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The Complete Works of
William Shakespeare, Abridged
Adam Long, Daniel Singer, Jess Winfield
Century Center for the Performing Arts
Basic to the enjoyment
of most plays is the temporary suspension of disbelief. We know Hamlet is actually George
Spelvin, a chap we might run into on the subway or see on the corner eating a hot dog.
Those painted flats are not the battlements of Elsinore or Gertrude's chamber; Yorick's
skull is not, alas, really anybody's skull. We suspend our disbelief temporarily in order
to enjoy the play.
To truly enjoy The Complete Works of William Shakespeare (Abridged),
an hour and a half into which three madcap young actors cram all, yes, all of Shakespeare,
the audience must engage in something else: the temporary suspension of sophistication.
Over the doors to the Century Center for the Performing Arts there might well be a
warning: Abandon Seriousness All Ye Who Enter Here.
It would also help the theatregoer to travel back in mind to that time
of innocence called The Sophomore Year, for most of the humor here is indeed sophomoric,
bawdy, wacky, silly, goofy, senseless, risque, and raunchy. It is also, once the viewer
has slipped into the right frame of mind, absolutely hilarious.
On a skewed replica of the Globe Theatre, Peter Ackerman, Jeremy
Shamos, and David Turner race through all the plays, paying special and ridiculously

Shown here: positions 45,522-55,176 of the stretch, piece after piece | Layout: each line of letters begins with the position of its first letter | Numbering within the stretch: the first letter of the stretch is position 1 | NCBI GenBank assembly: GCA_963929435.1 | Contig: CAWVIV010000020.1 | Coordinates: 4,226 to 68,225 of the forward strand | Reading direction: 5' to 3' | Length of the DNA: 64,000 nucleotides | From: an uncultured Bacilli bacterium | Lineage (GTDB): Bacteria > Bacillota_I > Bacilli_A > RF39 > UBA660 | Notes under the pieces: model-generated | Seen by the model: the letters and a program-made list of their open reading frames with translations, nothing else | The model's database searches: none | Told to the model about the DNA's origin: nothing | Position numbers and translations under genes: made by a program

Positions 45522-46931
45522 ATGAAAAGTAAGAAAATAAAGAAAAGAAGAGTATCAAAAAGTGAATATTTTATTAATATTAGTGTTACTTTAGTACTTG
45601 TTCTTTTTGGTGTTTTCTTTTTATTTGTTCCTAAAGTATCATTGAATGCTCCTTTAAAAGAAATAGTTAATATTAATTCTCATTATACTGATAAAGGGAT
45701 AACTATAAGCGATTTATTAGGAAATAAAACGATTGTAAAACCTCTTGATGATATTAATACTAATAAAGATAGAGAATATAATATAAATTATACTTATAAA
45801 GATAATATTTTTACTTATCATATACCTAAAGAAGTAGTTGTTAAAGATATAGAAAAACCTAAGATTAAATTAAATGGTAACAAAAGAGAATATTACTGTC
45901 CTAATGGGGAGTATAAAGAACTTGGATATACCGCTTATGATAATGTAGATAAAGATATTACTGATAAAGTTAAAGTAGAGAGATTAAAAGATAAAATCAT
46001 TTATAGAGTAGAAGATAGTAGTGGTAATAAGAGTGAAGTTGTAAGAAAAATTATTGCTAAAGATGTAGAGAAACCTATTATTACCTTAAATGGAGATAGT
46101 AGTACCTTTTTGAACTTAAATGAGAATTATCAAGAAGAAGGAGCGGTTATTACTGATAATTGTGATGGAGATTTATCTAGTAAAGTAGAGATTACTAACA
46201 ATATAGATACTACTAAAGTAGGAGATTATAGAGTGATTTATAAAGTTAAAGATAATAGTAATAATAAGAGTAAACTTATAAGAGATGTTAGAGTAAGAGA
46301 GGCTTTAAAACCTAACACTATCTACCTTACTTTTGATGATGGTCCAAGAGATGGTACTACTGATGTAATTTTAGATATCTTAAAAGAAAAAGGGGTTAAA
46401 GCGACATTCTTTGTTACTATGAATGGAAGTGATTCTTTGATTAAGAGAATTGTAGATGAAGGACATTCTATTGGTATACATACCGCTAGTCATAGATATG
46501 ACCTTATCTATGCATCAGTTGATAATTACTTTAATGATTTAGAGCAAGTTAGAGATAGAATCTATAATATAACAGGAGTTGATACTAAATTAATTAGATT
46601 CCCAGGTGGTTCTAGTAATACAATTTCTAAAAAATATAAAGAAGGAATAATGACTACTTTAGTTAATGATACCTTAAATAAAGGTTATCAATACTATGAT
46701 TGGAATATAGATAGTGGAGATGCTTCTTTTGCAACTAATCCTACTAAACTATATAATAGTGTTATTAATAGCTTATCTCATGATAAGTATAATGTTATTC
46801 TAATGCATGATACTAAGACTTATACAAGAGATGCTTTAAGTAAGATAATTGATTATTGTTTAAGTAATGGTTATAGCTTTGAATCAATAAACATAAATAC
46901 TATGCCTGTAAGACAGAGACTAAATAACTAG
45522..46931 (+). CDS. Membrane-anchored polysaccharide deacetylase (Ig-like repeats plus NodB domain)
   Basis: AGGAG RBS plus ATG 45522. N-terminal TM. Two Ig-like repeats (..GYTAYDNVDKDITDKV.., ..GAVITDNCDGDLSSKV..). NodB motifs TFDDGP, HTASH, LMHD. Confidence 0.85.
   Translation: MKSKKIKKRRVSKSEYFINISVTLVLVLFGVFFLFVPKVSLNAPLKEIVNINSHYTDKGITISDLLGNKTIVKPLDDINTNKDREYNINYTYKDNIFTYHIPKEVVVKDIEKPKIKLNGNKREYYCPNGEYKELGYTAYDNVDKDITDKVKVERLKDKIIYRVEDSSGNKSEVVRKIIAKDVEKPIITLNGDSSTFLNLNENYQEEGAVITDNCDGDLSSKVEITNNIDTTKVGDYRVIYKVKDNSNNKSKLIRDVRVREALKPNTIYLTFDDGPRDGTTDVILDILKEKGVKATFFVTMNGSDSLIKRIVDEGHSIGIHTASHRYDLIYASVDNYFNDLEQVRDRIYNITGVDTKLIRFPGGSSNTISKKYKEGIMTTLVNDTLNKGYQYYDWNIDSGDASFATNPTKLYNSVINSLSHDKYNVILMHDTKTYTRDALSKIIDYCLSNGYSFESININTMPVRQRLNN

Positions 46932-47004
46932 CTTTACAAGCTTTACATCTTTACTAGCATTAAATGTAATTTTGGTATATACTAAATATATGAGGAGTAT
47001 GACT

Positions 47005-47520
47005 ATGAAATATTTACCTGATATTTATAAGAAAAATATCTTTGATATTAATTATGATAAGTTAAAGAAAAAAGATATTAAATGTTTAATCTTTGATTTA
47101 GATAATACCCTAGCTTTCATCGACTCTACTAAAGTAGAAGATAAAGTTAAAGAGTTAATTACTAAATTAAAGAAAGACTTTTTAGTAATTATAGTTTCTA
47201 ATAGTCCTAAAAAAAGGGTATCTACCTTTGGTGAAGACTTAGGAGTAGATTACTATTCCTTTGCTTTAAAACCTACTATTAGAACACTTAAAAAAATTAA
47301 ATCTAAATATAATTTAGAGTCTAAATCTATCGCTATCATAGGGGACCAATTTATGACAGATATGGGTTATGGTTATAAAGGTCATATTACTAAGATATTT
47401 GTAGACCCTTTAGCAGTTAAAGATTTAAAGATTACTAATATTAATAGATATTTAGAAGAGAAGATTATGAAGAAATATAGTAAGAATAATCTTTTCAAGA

diverting attention to Romeo and Juliet, with Turner ludicrous but oddly fetching
as Juliet in overblown drag. Turner mimes throwing up (for reasons that must remain known
only to him) on the first row in most believable fashion. Titus Andronicus, one
of Shakespeare's bloodiest plays, is then presented as a cooking show with the rapist as
the dish du jour, complete with jokes about finger food.
Act II is devoted entirely to a presentation of Hamlet, with
Ackerman as the too, too tortured Dane, and Turner, with floor-length red braids, as
Ophelia. Meanwhile, Shamos is by no means loafing offstage, but rather racing offstage to
slip into yet another wacky costume and absurd characterization. They are three guys with
charm, the sort of fellows with whom one might like to share a pint at a pub.
They pull off a very successful, and very funny session of audience
participation in which everyone gets to shout, wave their arms, and scream. And what's Hamlet
without some shouting, arm-waving, and screaming on the part of the audience? Then they
close with the one-minute version of Hamlet, the 30-second version, then the
nine-second version. Then they do the nine-second version backwards. Have they no shame?
Can we stop laughing?
These three do something else that's rather effective. Every once in a
while, sometimes for just a few lines at a time, they slip into what might be considered a
serious interpretation, perhaps just to impress a Shakespeare festival director who may
have wandered in. But mostly it's just very funny and outrageously silly--exactly what New
York audiences need right now.
New York, October 14, 2001
- Roy Sorrels